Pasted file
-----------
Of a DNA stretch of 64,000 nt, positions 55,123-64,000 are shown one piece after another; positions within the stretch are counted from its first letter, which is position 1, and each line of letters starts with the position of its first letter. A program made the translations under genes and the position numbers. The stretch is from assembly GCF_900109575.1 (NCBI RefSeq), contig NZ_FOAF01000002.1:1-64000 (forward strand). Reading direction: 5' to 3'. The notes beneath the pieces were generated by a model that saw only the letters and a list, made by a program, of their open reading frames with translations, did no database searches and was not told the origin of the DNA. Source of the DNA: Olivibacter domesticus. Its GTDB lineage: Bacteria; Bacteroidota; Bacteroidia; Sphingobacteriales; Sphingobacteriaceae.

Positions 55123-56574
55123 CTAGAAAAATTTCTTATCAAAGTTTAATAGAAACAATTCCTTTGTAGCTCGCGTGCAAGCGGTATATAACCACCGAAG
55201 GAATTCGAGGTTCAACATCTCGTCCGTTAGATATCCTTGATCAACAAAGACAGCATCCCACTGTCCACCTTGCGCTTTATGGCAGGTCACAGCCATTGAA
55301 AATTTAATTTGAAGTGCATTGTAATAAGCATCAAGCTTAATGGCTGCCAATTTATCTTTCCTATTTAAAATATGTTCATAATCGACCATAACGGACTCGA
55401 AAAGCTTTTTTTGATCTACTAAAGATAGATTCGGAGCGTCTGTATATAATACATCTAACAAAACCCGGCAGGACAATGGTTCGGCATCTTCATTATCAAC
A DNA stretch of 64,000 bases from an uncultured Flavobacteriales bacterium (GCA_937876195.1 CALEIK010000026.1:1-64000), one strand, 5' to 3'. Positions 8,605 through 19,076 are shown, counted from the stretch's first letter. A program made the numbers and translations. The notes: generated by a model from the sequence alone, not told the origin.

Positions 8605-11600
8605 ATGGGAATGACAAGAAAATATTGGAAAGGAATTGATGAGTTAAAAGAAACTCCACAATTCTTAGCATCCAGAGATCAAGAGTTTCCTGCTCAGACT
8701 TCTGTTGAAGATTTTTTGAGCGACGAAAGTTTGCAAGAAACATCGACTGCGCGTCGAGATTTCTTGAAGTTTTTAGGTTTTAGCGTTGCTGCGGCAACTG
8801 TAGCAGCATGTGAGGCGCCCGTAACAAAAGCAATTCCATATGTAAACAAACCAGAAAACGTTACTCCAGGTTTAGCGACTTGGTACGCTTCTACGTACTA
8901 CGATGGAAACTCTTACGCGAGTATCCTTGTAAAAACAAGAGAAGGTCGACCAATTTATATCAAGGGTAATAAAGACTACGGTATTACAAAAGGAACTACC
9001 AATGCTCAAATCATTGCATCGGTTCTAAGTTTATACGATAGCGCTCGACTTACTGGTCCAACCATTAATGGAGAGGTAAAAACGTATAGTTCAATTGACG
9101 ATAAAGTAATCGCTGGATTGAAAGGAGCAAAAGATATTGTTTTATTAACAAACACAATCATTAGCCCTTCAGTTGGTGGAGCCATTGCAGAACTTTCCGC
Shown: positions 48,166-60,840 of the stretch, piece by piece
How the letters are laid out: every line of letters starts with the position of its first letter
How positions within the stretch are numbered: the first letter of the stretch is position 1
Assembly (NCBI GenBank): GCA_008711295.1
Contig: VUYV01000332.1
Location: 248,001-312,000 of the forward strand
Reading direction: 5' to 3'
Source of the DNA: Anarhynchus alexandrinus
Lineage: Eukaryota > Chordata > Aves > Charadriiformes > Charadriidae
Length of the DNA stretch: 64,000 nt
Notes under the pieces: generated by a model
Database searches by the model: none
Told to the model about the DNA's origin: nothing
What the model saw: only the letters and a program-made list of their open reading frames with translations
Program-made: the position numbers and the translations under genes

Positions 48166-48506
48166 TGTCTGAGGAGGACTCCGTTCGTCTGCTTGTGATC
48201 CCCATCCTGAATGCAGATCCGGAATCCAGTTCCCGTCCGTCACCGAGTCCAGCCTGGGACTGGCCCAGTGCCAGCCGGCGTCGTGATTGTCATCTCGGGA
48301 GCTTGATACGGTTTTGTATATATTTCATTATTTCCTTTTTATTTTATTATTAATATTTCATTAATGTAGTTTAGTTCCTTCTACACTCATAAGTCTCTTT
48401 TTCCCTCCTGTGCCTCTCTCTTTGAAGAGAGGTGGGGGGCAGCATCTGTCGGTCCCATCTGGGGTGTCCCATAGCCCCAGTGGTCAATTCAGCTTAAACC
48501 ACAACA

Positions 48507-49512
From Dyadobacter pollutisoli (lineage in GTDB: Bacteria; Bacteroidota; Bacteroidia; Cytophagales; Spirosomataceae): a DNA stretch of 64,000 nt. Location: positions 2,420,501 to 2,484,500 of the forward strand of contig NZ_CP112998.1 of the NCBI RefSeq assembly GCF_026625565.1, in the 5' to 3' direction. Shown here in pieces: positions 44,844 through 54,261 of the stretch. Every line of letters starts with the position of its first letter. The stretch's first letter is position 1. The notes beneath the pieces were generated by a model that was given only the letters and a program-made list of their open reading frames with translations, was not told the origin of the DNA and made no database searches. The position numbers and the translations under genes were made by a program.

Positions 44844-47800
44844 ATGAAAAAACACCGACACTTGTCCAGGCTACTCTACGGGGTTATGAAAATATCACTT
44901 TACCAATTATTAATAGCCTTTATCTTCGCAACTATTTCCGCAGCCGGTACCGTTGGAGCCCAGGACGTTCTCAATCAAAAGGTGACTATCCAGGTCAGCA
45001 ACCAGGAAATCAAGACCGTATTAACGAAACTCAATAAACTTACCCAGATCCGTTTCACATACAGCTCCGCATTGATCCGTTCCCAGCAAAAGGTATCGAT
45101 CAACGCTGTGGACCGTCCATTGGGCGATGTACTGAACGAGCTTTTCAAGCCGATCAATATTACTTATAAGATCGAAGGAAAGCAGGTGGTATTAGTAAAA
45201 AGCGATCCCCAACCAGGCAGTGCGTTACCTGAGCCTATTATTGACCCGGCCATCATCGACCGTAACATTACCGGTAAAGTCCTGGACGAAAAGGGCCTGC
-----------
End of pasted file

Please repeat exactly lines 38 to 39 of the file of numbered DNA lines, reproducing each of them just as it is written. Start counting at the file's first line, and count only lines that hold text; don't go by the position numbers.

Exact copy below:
Positions 44844-47800
44844 ATGAAAAAACACCGACACTTGTCCAGGCTACTCTACGGGGTTATGAAAATATCACTT